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Hedge Fund Activism in Japan
The Limits of Shareholder Primacy

$103.00 (C)

  • Date Published: July 2012
  • availability: In stock
  • format: Hardback
  • isbn: 9781107016835

$103.00 (C)
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About the Authors
  • Hedge fund activism is an expression of shareholder primacy, an idea that has come to dominate discussion of corporate governance theory and practice worldwide over the past two decades. This book provides a thorough examination of public and often confrontational hedge fund activism in Japan in the period between 2001 and the full onset of the global financial crisis in 2008. In Japan this shareholder-centric conception of the company espoused by activist hedge funds clashed with the alternative Japanese conception of the company as an enduring organisation or a 'community'. By analysing this clash, the book derives a fresh view of the practices underpinning corporate governance in Japan and offers suggestions regarding the validity of the shareholder primacy ideas currently at the heart of US and UK beliefs about the purpose of the firm.

    • Provides an account of hedge fund activism in Japan until the global financial crisis that has been reported but not compiled and analysed in this form before
    • Reopens the debate on whether shareholder value and shareholder primacy are really the universal standard on which to base corporate governance
    • Places corporate governance in Japan and elsewhere in a clear context that shows its development as a logical process rather than an 'historical accident'
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    Product details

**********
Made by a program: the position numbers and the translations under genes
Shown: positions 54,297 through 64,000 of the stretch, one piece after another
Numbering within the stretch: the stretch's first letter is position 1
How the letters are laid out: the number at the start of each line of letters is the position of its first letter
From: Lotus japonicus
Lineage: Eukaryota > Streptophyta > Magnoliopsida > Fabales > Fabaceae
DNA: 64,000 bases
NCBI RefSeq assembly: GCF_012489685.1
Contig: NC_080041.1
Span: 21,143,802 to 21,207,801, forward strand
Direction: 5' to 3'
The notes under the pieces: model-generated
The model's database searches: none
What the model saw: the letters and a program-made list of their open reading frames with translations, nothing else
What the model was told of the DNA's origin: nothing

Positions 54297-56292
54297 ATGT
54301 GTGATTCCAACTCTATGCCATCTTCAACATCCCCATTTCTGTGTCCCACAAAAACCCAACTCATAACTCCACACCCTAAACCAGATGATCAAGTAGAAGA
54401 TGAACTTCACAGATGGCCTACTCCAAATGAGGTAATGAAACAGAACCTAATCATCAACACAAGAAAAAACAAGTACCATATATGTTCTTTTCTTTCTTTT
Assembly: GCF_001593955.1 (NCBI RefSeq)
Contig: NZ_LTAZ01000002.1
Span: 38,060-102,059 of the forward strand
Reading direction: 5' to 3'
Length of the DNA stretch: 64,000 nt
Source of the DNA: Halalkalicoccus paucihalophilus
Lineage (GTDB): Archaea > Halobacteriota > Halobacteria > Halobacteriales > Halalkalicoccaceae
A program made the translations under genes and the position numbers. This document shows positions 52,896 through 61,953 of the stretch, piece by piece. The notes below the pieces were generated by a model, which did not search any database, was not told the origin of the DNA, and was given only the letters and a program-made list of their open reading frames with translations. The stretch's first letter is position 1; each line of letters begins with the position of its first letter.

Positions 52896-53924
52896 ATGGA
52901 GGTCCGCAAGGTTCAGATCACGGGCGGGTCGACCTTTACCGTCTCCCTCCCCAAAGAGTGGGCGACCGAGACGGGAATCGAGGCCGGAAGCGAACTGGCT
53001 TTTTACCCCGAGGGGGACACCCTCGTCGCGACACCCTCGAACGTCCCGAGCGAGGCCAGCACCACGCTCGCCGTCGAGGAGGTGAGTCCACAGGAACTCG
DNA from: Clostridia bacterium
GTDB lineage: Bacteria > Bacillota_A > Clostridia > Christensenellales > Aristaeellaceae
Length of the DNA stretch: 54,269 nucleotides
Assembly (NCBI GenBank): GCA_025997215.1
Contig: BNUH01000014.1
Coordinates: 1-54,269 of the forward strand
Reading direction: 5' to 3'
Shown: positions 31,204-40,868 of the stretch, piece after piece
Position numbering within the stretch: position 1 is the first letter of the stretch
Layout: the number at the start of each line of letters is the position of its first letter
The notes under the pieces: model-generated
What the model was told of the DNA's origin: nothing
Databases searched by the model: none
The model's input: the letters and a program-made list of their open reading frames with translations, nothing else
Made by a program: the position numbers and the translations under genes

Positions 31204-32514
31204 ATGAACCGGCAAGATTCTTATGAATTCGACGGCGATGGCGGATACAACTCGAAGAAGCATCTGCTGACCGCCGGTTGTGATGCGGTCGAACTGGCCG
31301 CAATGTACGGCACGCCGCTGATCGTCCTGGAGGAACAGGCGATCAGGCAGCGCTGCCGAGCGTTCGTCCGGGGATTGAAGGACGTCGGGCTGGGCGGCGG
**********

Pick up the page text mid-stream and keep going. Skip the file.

• Date Published: July 2012
    • format: Hardback
    • isbn: 9781107016835
    • length: 388 pages
    • dimensions: 235 x 157 x 22 mm
    • weight: 0.74kg
    • contains: 12 b/w illus. 10 tables
    • availability: In stock
  • Table of Contents

    List of figures
    List of tables
    Acknowledgements
    Note on transcriptions of Japanese names
    1. Introduction: hedge fund activism, Japanese corporate governance, and the nature of the company
    2. Companies, company law, and corporate governance
    3. The rise of shareholder primacy in America and Britain
    4. The emergence of activist hedge funds
    5. Firm-centric corporate governance: the evolution of the Japanese model
    6. Japan's unexpected credentials as a target for hedge fund activism
    7. The anatomy of hedge fund activism: funds, targets and outcomes
    8. Two turning points: Bull-Dog Sauce and J-Power
    9. Responding to activism: managers, investors, officials and the media
    10. 'Quiet activism': the future for shareholder engagement in Japan?
    11. Conclusion: after shareholder primacy
    Methodological appendix
    Bibliography.

  • Authors

    John Buchanan, University of Cambridge
    John Buchanan is a research associate at the Centre for Business Research, Judge Business School, University of Cambridge. His first degree was in oriental studies and subsequently he worked as a commercial banker in Brazil, Japan and Spain, and then as an investment banker in the UK and Japan, at both British and Japanese banks. He has been studying Japanese corporate governance since 2002.

    Dominic Heesang Chai, Seoul National University
    Dominic Chai is Assistant Professor of Strategy and International Management at Seoul National University. He has held a faculty position at Manchester Business School, University of Manchester and a junior research fellowship at the Centre for Business Research, Judge Business School, University of Cambridge.

    Simon Deakin, University of Cambridge
    Simon Deakin is Professor of Law in the Faculty of Law and an associate faculty member of the Judge Business School at the University of Cambridge. He has directed an interdisciplinary programme of research on corporate governance at the Centre for Business Research in Cambridge since the early 1990s. He was elected a fellow of the British Academy in 2005.

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